An autumn full of events promoting the Calabrian cultural heritage is being prepared at the National Archaeological Museum of Reggio Calabria. As part of the so-called “Welcome Exhibitions” project, on Thursday, September 19th, at 5.30 pm, in the Piazza Paolo Orsi space, it will be inaugurated “Medma. A Locrian colony on the Tyrrhenian Sea”.
The exhibition, curated by the director of the MArRC Carmelo Malacrino with the archaeologist Maurizio Cannatà, is of high identity value.
It will be open until November 30th, 2019.
Medma was an important city of Magna Graecia, a nerve center of cultural and commercial exchanges in the Mediterranean and of artistic production of great value. Evidence of the Locrian colony, founded between the end of the 7th and the beginning of the 6th century BC in the area of present-day Rosarno, is found in historians and geographers of antiquity of clear fame, such as Strabon, Tucidide, Diodoro Siculo.
The archaeological collection of the MArRC contains numerous valuable finds coming from the excavations in the territory of the ancient Medma, in particular terracottas produced by local artisans. Certain female votive statues of various sizes attest to the cult of Kore-Persephone. While the finely crafted clay heads, with stylishly styled, smooth bipartite or curls, often adorned by artistic jewels, which emphasize the strong features, the large almond-shaped eyes with puffy eyelids and the enigmatic smiles, constitute a unicum in the artisan production in Magna Graecia for quantity and variety of typologies and styles. Particular attention should also be paid to a group of clay arulas (terracotta altars) that reproduce scenes from the contemporary Attic tragedy. A strongly identifying characteristic of high artistic value, which is not reflected in productions similar to Locri and Hipponion.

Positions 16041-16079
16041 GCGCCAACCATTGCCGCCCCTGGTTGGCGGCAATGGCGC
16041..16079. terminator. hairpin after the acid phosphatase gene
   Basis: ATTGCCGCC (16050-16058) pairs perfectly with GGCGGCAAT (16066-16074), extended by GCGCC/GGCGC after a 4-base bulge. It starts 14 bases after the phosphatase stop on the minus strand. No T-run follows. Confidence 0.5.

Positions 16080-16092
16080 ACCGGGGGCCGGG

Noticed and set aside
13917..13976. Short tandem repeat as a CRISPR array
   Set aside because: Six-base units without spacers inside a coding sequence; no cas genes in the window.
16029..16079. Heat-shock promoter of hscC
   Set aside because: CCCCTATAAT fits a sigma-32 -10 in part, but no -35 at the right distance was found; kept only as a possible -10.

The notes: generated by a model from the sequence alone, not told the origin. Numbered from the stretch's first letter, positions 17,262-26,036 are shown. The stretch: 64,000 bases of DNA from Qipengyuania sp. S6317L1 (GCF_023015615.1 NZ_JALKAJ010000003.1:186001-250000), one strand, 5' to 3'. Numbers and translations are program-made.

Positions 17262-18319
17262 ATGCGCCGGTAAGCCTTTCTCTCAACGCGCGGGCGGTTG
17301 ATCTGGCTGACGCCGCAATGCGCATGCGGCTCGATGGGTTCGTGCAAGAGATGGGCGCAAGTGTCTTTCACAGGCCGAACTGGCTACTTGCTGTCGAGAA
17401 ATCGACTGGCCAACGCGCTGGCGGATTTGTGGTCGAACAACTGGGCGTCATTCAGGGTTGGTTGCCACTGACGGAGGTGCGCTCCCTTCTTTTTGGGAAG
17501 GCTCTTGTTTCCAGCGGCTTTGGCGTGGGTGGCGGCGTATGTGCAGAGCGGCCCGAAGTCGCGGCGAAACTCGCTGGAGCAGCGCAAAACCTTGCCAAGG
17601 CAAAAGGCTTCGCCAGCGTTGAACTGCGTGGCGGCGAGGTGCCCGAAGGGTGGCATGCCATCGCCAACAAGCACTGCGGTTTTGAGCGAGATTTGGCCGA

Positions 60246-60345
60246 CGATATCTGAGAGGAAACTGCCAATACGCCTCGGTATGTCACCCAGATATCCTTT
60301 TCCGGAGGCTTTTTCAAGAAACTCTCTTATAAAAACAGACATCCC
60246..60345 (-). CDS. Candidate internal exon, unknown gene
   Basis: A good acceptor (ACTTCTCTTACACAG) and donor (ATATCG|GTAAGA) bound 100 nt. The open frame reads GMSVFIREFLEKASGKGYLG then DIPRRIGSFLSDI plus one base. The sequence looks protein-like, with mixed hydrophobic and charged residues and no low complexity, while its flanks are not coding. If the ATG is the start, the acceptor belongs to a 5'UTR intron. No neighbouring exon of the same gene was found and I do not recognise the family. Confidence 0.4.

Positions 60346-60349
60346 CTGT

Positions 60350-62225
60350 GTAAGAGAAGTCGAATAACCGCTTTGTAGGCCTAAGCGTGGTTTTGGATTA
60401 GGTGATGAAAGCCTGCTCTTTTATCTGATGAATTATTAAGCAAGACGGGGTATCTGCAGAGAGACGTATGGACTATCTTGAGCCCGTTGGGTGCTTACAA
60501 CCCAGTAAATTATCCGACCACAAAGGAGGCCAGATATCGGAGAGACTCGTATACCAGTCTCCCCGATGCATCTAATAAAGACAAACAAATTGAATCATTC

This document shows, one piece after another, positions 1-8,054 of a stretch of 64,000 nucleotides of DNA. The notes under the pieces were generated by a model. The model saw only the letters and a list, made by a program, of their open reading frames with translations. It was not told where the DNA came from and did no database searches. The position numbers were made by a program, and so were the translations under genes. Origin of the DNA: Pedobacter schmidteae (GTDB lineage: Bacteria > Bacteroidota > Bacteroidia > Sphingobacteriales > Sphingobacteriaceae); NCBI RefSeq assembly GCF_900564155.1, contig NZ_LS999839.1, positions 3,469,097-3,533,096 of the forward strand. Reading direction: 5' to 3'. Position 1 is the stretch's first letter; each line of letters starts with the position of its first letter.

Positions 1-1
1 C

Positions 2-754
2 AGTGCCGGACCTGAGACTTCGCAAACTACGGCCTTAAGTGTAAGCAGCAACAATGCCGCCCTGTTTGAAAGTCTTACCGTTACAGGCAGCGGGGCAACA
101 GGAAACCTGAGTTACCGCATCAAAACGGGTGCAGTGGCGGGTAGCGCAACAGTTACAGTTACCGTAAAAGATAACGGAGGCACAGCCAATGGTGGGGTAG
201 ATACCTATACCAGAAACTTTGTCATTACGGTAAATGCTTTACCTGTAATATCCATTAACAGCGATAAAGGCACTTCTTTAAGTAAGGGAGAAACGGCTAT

For the visual communication of the exhibition, the arula from the Necropolis of Nolio, from the 5th century BC had been inspired by the tragedy “Andromeda” by Sophocles: at the center of the scene, the hero Perseus, dressed in a hat, quiver and ax, shakes hands in a pact with the king of the Ethiopians Cepheus, seated on a throne, pledging to free them his daughter Andromeda from the clutches of the sea monster to which she had been sacrificed to appease the god of the sea Poseidon, with the promise of having her as wife as a prize.
The other artifact chosen for the image communication of the exhibition is the female statuette of an offerer from the sacred area of Calderazzo, also from the 5th century BC, among the most representative objects of the Medo craftsmanship, as it is less subject to the influences of great Greek statuary.